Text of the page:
The banking crisis of 2008 left the industry in tatters. In addition to the integrity and reputation of financial corporations being damaged almost beyond repair, the lack of accountability for such apparently irresponsible and morally reproachable behaviour met with great public disdain.
Banks have been struggling to recover ever since and the public's perception of the sector remains a predominantly negative one.
With many companies cleaning up their books since 2008, balance sheets are looking healthier, yet valuations still offer attractive investment opportunities.
So investors might be wondering if the time is right to put their faith in the banking sector and explore opportunities in the sphere.
Morningstar is certainly bullish about the sector with a recent report suggesting that US corporate tax reform could drive financials in the coming months, although this benefit will not be uniformly distributed across the sector.
We are at the beginning of a new cycle where many of the investment trends of the last few years, such as defensive growth, have gone into reverse.
This is giving way to more cyclical, value-type investments, and since Brexit and Donald Trump's election as US president, fund managers who overweight sectors such as banks are outperforming. So where might there be opportunities for investors?
Banks: a reliable source of income?
The chart below shows the price-to-earnings (P/E) ratio of the MSCI World Financials index is lower than that of MSCI World, which indicates the sector is undervalued.
You can also see the dividend yield from financials is higher than that of the MSCI World index, which indicates the sector is valuable for investors from an income perspective.
Besides traditional banks, what other opportunities could investors take advantage of in the financial sector?
- Even though the financial sector is dominated by banks, there are some other opportunities to be found in sub-sectors, such as financial technology (e.g. online payment and digital platforms), financial services (e.g. asset managers, rating agencies & stock exchanges), and insurance and in emerging markets.
- The rise of ''fintech'' (financial technology) highlights just one of a number of opportunities emerging from the financial services sector. In this space, transaction processing firms are benefiting from the ongoing global secular shift towards card-based and electronic payments.
- Rating agencies and exchanges also play a crucial role in providing diversified investment opportunities within the sector and are more defensive and relatively insulated from volatile macro headwinds.
- While banks and insurers generally benefit when interest rates rise, demographics are a powerful long-term driver for emerging market banks and insurance companies. With the penetration of loans and mortgages amongst an expanding middle class set to explode over the next decade, companies catering to these markets will continue to grow. Banks orientating their businesses to service the growing wealthy across the globe are also likely to benefit.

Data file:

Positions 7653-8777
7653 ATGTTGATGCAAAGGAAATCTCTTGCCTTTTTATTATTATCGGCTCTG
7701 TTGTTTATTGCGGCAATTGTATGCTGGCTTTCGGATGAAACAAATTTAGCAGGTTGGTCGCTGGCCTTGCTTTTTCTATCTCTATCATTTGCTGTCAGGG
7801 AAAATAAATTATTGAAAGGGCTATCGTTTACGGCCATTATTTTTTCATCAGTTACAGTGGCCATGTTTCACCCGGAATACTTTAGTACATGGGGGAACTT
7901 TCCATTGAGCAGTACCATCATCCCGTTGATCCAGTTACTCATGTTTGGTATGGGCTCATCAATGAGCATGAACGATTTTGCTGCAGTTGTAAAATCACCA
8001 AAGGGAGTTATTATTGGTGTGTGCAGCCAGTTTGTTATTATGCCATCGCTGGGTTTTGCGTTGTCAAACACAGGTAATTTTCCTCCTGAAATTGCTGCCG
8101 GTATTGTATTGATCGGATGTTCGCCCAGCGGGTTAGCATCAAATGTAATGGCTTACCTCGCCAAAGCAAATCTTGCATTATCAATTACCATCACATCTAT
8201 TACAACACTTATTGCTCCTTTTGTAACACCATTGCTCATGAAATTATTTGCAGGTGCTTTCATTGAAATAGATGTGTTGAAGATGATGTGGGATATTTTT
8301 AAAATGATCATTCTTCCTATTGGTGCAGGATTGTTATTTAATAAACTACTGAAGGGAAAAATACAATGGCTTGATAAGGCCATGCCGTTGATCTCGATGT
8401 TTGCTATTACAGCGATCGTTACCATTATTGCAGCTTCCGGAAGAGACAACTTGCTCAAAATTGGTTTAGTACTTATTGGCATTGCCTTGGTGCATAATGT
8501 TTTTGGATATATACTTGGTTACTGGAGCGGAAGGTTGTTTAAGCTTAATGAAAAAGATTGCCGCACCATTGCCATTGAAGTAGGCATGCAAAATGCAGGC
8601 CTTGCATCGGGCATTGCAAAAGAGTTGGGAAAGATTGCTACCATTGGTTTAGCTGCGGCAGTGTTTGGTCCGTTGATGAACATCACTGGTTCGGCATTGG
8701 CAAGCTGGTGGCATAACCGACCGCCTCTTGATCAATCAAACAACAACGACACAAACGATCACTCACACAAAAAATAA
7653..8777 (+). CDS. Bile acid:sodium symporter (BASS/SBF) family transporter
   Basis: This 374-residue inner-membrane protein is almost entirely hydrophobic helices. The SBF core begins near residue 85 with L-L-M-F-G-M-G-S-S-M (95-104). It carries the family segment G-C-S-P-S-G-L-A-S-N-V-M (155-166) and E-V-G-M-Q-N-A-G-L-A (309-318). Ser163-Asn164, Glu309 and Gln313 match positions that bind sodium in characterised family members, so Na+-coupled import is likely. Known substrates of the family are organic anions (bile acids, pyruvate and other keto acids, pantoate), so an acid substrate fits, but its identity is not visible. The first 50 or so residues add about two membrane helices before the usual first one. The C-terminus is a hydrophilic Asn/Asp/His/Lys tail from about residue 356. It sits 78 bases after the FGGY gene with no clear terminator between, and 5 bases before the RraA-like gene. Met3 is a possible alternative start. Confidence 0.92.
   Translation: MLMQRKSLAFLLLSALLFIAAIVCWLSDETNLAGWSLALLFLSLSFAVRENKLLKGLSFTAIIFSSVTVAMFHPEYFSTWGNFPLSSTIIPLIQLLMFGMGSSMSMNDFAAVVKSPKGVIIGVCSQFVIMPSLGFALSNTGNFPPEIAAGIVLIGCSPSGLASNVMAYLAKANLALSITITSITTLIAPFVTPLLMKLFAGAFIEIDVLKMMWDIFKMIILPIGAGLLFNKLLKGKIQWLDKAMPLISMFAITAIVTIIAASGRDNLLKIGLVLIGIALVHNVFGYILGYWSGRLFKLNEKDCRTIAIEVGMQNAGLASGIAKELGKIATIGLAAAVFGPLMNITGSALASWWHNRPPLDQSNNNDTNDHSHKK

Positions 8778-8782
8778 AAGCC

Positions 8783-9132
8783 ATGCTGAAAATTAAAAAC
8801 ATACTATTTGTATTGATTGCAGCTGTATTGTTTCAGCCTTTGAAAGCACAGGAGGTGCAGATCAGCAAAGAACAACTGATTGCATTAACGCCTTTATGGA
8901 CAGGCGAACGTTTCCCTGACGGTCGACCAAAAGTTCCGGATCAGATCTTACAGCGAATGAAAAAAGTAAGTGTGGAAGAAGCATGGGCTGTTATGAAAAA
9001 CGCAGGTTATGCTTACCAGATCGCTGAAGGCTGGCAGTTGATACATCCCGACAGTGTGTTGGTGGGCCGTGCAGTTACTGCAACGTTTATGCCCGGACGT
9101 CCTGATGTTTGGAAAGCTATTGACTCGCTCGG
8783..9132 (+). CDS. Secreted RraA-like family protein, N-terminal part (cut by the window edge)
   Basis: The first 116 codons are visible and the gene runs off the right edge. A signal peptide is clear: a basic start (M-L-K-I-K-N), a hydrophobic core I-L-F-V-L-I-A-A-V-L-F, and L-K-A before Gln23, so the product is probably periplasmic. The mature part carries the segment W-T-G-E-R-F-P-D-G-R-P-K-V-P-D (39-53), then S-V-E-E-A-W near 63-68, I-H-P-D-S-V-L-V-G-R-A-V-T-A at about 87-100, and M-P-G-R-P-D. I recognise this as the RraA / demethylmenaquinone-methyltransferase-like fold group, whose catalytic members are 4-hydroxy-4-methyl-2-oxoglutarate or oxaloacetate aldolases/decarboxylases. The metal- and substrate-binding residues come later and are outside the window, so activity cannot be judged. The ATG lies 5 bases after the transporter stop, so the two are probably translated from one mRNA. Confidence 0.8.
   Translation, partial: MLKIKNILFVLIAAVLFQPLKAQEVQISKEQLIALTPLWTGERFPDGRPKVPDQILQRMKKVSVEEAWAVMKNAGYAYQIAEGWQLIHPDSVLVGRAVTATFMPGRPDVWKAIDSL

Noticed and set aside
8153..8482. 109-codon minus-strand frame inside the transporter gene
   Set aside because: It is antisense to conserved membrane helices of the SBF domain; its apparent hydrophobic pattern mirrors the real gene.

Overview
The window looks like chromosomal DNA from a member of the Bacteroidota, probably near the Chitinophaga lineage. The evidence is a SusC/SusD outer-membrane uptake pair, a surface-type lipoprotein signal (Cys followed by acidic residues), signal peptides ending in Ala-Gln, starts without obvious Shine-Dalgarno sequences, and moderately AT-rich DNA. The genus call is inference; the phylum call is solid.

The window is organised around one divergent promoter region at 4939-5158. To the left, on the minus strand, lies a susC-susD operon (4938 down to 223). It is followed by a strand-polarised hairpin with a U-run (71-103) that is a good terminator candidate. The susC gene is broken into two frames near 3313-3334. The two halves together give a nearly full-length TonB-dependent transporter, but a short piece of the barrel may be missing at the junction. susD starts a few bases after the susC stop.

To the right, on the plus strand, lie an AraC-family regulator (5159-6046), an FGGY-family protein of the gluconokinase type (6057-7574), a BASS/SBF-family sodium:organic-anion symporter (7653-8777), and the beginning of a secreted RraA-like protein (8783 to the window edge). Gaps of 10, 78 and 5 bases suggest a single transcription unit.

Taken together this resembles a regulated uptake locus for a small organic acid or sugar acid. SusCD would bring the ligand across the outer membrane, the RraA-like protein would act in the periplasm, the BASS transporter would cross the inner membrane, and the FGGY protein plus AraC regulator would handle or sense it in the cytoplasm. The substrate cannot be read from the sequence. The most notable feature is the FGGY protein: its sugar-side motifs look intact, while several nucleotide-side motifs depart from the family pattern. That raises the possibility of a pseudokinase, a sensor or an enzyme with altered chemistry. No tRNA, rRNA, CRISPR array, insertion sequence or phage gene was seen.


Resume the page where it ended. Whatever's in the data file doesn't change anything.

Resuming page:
Why the future looks bright for the financial sector
Financials looks an interesting sector right now for a number of reasons:
- Favourable macroeconomic and regulatory environment
- Valuations are attractive
- It offers diversification
- Strong dividend growth
- Reduced regulation, but still combined with rigorous stress testing
- High barriers to entry
However, challenger banks are disrupting the bigger, more established players through the use of technology.
Financials are positioned to benefit from the more benign economic backdrop in the US, a rising interest rate environment, lower corporate taxes, greater infrastructure spending and potentially less regulation in the sector.
Banks, in particular, have been rebuilding their balance sheets and are now returning to form, and the health of these businesses is reflected in the level of dividends they are now paying. It remains to be seen what the full impact of Brexit will be, and whether UK banks decide to move some of their operations to mainland Europe, but the financial industry remains broadly positive.
Michelle McGrade is the Chief Investment Officer of TD Direct Investing, the UK brokerage arm of Canada's TD Waterhouse bank. Since the mid-1990s, Michelle has specialised in manager selection and portfolio management, researching managers with different disciplines across the globe. Prior to her role at TD Direct Investing, Michelle worked at both Executive Director and Chief Investment Officer levels at Bank of Bermuda, Coutts, Northern Trust, Investment Solutions and Mediolanum.